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This Holy Night of Her First Teardrop

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This Holy Night of Her First Teardrop

During numerous Ancient Egyptian religious festivals, the participants fall back on the archetypal truth of their cosmic consciousness (As above so below, and as below so above). Every holy festival actualizes the archetypal holy cycle.

After Osiris ascended to the heavens, his wife Isis began weeping. The Eve of the 11th of the Ancient Egyptian month of Ba-oo-neh (18 June) is called “Leylet en-Nuktah” (or the Night of the Tear Drop), as it commemorates the first drop that falls into the Nile to begin the annual flood season. Astrologers calculate the precise moment when the “drop” is to fall, which is always in the course of the night above mentioned. This Ancient Egyptian celebration is recognized in northern Cairo as Mouled el Embabi.

This ancient festival was particularly welcomed by the Egyptian peasants all along the Nile Valley. Diodorus of Sicily tells us how the husbandmen indulged in recreations of every kind, and showed their gratitude to God for the benefits of the inundation. According to Heliodorus, it was one of the principal festivals of the Egyptians. Libanius asserts that these rites were deemed of so much importance by the Egyptians throughout the land that unless they were performed at the proper season, and in a becoming manner, by the persons appointed to this duty, they believed that the Nile would refuse to rise and inundate the land.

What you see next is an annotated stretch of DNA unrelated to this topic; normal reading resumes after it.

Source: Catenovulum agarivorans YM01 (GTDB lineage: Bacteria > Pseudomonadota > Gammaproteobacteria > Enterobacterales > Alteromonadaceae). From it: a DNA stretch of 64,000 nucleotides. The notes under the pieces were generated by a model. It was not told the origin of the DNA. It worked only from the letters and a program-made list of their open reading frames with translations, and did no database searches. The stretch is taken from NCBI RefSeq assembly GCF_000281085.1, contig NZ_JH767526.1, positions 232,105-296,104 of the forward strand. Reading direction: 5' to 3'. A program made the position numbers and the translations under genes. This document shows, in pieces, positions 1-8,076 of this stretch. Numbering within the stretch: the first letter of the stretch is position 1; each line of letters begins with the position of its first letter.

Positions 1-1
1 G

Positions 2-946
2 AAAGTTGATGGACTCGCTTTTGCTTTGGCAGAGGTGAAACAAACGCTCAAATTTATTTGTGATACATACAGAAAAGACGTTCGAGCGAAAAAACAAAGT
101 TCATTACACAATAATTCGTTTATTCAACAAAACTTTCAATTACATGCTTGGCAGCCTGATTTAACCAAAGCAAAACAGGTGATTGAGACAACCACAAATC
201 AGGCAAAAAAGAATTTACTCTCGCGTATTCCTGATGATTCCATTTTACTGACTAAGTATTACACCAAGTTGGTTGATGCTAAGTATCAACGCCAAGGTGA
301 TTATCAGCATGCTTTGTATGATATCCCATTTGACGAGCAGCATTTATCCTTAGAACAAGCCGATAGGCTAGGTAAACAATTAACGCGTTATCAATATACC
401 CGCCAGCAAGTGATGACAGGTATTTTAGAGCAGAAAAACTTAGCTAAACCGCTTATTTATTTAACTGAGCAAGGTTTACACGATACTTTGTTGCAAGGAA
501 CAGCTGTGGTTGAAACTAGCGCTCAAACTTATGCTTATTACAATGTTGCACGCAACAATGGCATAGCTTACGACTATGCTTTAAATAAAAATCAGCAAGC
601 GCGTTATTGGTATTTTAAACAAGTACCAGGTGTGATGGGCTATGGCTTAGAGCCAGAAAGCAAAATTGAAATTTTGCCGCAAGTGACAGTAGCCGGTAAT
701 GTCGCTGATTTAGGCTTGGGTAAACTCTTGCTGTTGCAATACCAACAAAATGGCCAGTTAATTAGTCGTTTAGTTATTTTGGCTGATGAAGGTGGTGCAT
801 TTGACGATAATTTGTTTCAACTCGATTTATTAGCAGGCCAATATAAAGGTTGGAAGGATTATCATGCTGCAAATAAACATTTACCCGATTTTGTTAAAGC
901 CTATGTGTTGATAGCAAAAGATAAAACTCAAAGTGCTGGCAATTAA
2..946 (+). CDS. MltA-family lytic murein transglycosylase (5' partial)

The Nile begins to rise about, or soon after, the period of the summer solstice. Two weeks after the first teardrop (i.e. from, or about, the 27th of the month Ba-oo-neh [3rd of July]), the incremental increases in the water level of the Nile were proclaimed daily in the streets of the city, as stated by Plutarch, and were continued by Baladi Egyptians until the Aswan High Dam was built in the 1960s.

One of the most compelling parts of the Egyptian Model Story of Isis and Osiris is how these two symbols relate to the flood season in Egypt. The Egyptians associated the beginning of the flood with Isis after her husband/soulmate (namely, Osiris), ascended to heaven 40 days after his death, when she started weeping, begging her dead husband to rise again. Egyptians associated the first teardrop with the beginning of the rise of the Nile. Isis continued to weep, wishing for her husband to rise.

The beauty here is that Isis wishes her husband to rise from the dead, and the water of the Nile is consequently rising, as well. It should be noted that the water of the Nile is symbolized by Osiris himself.

Plutarch described this relationship in his Moralia, Vol. V (366, 38A), as follows:

". . . As the Egyptians regard the Nile as the effusion of Osiris, so they hold and believe the earth to be the body of Isis, not all of it, but so much of it as the Nile covers, fertilizing it and uniting with it. From this union they make Horus to be born. . .'


[Excerpts from Isis: The Divine Female and Egyptian Mystics: Seekers of The Way; both byMoustafa Gadalla]


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